I had been waiting since last week to reblog this and I think this is the right time. We all can relate to this. I personally feel that it is the primary caregivers in the family (like I was) and those who can’t go home to be with their ailing loved ones (like my sister was) who feel the regrets the most.
This was what I had to say, though:
“In 2012, I tried to do the best I could for both my ailing parents. Still, I ask to this day if I really did. Maybe it’s really that Angry stage of the grief. There is no deadline or proper schedule for each stage of grief–it could be for months or a year, it could even take a lifetime. It is important that we do acknowledge the anger and learn to forgive the ‘sinner(s)’ (either yourself or others) little by little…”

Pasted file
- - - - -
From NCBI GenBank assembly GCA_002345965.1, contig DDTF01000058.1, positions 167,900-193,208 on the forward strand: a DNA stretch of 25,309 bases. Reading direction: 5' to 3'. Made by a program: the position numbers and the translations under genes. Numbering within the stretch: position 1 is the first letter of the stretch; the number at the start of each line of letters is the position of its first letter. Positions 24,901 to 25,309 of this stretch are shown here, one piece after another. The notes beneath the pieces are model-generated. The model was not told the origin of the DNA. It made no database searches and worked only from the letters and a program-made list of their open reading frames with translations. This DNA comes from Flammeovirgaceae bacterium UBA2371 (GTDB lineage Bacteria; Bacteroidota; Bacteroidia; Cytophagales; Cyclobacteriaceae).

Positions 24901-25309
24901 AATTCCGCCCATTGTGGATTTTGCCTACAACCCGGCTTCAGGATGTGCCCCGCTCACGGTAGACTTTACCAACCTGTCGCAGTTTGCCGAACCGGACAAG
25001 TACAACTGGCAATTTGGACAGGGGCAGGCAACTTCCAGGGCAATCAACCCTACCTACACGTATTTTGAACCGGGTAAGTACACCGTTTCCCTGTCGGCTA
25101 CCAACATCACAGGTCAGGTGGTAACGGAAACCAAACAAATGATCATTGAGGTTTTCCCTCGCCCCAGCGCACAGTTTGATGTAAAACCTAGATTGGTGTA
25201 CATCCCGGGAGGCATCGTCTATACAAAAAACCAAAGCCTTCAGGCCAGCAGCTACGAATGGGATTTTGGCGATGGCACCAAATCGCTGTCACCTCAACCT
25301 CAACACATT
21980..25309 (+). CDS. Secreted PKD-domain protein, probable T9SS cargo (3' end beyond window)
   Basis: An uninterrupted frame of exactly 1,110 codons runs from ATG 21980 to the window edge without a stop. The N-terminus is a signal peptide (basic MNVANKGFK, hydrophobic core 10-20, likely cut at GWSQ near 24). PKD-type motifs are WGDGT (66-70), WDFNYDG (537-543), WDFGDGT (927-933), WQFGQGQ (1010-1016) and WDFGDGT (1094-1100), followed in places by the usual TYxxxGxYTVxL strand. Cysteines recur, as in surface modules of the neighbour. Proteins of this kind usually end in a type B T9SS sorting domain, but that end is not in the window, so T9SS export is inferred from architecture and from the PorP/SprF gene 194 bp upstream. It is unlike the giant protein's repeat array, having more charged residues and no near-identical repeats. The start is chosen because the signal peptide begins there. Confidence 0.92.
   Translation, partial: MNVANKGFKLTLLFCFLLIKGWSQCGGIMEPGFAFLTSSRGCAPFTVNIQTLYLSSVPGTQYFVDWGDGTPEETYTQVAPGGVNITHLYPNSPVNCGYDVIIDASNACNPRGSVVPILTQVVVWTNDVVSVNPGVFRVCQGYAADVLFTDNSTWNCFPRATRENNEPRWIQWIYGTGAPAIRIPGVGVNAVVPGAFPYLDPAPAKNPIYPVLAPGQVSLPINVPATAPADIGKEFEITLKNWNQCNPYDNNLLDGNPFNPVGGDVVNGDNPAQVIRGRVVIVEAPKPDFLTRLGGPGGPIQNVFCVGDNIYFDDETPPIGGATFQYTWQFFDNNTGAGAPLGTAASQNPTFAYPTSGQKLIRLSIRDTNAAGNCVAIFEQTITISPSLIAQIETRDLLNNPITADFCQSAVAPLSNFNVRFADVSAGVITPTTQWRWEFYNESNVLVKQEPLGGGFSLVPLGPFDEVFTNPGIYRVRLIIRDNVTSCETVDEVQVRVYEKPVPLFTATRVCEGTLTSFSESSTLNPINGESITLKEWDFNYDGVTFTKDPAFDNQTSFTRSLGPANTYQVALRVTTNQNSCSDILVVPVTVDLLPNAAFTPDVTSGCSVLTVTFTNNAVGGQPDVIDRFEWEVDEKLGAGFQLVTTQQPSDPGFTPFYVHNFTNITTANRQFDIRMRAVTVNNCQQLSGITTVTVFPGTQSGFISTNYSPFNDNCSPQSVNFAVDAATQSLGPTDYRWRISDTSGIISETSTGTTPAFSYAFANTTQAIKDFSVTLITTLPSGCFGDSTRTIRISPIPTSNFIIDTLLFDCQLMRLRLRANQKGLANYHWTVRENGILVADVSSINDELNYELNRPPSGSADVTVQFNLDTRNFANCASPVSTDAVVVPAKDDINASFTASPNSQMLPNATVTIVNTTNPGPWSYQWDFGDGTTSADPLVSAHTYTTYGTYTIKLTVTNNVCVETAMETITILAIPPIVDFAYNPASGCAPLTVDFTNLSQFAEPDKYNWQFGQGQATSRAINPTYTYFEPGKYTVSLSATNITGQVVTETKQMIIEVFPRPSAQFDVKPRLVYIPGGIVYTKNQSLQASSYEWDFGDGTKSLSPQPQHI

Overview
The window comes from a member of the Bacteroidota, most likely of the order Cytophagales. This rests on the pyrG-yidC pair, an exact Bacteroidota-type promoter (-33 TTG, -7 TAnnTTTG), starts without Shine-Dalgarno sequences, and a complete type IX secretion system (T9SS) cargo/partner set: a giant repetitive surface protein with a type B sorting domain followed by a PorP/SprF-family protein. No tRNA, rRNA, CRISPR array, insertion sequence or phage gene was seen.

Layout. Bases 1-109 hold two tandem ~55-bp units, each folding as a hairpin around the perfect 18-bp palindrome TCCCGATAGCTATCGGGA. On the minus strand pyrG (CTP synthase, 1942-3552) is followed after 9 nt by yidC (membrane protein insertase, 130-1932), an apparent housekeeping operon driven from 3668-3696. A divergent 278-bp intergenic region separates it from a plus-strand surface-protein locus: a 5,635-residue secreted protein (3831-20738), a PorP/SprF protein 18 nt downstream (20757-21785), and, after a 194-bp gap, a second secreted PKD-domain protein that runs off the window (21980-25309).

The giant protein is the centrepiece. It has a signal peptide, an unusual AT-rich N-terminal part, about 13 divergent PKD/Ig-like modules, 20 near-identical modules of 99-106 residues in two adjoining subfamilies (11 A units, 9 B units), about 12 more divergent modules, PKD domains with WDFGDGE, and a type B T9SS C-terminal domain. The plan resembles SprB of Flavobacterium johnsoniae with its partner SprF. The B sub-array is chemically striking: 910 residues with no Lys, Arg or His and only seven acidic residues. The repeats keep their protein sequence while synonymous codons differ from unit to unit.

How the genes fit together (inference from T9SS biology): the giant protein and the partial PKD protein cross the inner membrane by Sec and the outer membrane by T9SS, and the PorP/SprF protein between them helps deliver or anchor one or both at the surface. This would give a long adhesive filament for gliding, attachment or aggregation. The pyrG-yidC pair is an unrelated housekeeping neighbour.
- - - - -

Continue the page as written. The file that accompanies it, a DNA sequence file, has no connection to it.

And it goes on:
If you are at that stage right now, don’t be too hard especially on yourself. We must always remember that we are not God and that there are things that our mortal powers cannot any more handle.
Thank you to Lori Greer for this.
“But when from a long distant past, nothing subsists, after the people are dead, after the things are broken and scattered, still, alone, more fragile, but with more vitality, more unsubstantial, more persistent, more faithful, the smell and taste of things remained poised a long time, like souls, ready to remind us, waiting and hoping for their moment, amid the ruins of all the rest; and bear unfaltering , in the tiny and almost impalpable drop of their essence, the vast structure of recollection.” excerpt from Remembrance of Things Past by Marcel Proust.
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